Seedsman Blog

Archaeologists Discover Cannabis Residues On 2,700-Year-Old Biblical Shrine

Like many psychoactive plants, cannabis has been used as a spiritual sacrament by various cultures worldwide for thousands of years, and new research suggests that it may have facilitated communion with the gods in the biblical Kingdom of Judah. Rather than rolling up a sacred spliff or sucking on a biblical bong, however, it seems that worshippers mixed the plant with animal dung before setting it alight to release cannabinoids into the air.

In a new study in the journal Tel Aviv, a team of archaeologists describe how they found cannabis residues on an Iron Age shrine known as the ‘Holy of Holies’, which dates back to around 750 BCE[i]. Located inside the fortress mound of Tel Arad, which guarded the Judahite kingdom’s southern border, the shrine was first excavated back in the 1960s, when researchers noted the presence of an unknown black substance on the surface of the altar.

Using a technique called gas chromatography-mass spectrometry, a group of scientists have finally identified this strange religious resin, which was found to contain both THC and CBD. Results also revealed the presence of cannabinol (CBN), which forms when THC degrades, as well as a range of terpenes belonging to the Cannabis sativa plant, such as β-caryophyllene and borneol.

These cannabis residues were found to be mixed with the excrement of an unidentified animal, probably to help it burn. Given this choice of kindling, it seems highly unlikely that this makeshift incense was being used for its smell, indicating that worshippers must have been trying to get high.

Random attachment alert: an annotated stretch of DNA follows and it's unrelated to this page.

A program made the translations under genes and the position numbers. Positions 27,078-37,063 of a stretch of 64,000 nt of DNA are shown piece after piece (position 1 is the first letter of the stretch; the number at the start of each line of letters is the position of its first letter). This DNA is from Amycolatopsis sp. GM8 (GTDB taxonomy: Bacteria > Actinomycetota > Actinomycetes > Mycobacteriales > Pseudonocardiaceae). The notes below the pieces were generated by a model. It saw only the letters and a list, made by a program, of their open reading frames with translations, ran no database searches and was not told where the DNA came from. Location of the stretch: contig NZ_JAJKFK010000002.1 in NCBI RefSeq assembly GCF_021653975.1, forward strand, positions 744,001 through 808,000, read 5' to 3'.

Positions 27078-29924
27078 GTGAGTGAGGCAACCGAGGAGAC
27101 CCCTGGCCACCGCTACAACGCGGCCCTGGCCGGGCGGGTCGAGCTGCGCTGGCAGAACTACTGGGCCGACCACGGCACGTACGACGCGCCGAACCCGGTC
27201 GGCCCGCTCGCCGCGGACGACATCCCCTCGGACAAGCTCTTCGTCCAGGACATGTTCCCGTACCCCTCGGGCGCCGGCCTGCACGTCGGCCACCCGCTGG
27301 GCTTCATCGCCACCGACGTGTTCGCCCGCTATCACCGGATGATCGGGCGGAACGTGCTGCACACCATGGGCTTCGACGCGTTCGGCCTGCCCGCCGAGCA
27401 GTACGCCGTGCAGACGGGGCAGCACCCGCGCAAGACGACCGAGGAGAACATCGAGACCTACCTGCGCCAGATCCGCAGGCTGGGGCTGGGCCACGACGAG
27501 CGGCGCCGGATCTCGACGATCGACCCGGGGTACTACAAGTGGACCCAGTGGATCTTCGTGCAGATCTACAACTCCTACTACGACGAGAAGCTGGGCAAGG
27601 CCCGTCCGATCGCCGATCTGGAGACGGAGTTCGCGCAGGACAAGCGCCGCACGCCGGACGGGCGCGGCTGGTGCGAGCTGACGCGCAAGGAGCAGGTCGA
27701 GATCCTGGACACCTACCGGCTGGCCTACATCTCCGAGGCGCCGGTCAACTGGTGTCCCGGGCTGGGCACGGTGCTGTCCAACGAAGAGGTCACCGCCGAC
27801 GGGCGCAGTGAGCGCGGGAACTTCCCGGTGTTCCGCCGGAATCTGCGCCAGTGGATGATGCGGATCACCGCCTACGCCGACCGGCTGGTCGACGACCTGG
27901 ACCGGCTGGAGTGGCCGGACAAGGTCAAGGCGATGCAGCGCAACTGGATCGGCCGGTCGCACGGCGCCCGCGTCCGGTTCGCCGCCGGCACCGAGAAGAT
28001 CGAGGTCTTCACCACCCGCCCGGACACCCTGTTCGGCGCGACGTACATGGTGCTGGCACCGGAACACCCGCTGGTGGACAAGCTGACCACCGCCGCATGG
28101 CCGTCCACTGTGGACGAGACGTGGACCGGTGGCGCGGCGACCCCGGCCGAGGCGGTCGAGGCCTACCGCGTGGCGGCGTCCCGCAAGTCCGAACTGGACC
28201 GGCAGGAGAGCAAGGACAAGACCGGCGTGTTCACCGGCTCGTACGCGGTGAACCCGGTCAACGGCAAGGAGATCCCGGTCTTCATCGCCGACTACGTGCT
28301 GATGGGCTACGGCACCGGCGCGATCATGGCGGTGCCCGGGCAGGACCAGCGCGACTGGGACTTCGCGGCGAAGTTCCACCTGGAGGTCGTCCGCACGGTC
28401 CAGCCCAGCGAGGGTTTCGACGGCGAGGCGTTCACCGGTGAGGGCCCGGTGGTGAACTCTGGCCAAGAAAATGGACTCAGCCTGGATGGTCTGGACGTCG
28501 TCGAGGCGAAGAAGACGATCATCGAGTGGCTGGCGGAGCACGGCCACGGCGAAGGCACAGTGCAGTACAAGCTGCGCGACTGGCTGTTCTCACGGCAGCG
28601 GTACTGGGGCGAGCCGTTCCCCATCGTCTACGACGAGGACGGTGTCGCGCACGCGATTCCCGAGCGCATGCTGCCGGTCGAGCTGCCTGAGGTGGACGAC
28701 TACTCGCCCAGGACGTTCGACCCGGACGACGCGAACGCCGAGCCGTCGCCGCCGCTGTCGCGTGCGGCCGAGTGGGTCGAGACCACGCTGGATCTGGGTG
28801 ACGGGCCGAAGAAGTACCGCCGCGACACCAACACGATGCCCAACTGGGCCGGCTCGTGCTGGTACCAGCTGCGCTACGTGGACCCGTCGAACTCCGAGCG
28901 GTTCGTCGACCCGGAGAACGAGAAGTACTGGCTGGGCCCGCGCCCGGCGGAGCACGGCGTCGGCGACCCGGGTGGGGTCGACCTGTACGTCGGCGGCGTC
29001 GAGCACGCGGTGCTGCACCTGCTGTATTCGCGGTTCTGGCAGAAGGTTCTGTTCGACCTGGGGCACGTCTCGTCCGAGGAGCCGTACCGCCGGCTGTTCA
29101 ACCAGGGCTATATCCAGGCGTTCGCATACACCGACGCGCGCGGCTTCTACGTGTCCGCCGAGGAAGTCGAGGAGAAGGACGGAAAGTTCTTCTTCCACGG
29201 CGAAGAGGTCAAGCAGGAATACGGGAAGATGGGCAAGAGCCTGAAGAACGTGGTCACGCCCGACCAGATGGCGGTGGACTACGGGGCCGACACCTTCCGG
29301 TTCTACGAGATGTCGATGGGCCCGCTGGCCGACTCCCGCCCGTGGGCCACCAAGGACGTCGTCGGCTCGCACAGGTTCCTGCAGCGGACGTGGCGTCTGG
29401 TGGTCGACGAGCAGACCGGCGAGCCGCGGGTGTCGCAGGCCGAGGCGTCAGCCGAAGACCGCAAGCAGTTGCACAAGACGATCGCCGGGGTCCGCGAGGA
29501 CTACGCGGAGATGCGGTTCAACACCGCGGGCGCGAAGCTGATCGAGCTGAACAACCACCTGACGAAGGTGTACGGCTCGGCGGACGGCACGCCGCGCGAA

Tel Arad is found in modern-day Israel, which has in recent years become a world leader in cannabis research. However, according to study author Eran Arie from the Israel Museum in Jerusalem, very little evidence exists for the use of the plant in this region in antiquity. “This is the first time that cannabis has been identified in the Ancient Near East; Its use in the shrine must have played a central role in the cultic rituals performed there,” he explained[ii].

In their write-up, the researchers note that this is the first known evidence for any psychoactive plant being used in the Kingdom of Judah, and explain that cannabis was “used at Arad as a deliberate psychoactive, to stimulate ecstasy as part of cultic ceremonies.”

However, given the lack of evidence for the cultivation of marijuana in the region, the origins of the plant matter used in these holy rituals remains something of a mystery. Interestingly, no traces of pollen or plant material of any kind were found at the shrine, suggesting that the samples found here may have been grown elsewhere and transported in the form of a dried resin – hash, basically.

Most of the evidence for ancient cannabis use and cultivation comes from the Far East, with macrofossils on 10,000-year-old pieces of Japanese pottery being the earliest examples[iii]. Numerous archaeological discoveries suggest that marijuana played an important role in Chinese spiritual life during Tel Arad’s heyday, with residues found on incense burners inside burial chambers at the Jirzankal Cemetery in Western China[iv].

How and when the plant made its way to the Middle East, however, is not entirely certain, although it seems likely that the Silk Route acted as a conduit for the plant’s passage to the holy land in slightly later times.


[i] Arie et al, ‘Cannabis and Frankincense at the Judahite Shrine of Arad’, TEL AVIV Vol. 47, 2020, 5–28

[ii] https://www.eurekalert.org/emb_releases/2020-05/tfg-nrr052620.php

[iii] Kudo Y, Kobayashi M, Momohara A, Noshiro S, Nakamura T, Okitsu S, Yanagisawa S, Okamoto T. Radiocarbon dating of the fossil hemp fruits in the earliest Jomon period from the Okinoshima Site, Chiba, Japan. Japanese Journal of Historical Botany. 2009;17:27-32.

[iv] Ren M, Tang Z, Wu X, Spengler R, Jiang H, Yang Y, Boivin N. The origins of cannabis smoking: Chemical residue evidence from the first millennium BCE in the Pamirs. Science advances. 2019 Jun 1;5(6):eaaw1391.

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Ben Taub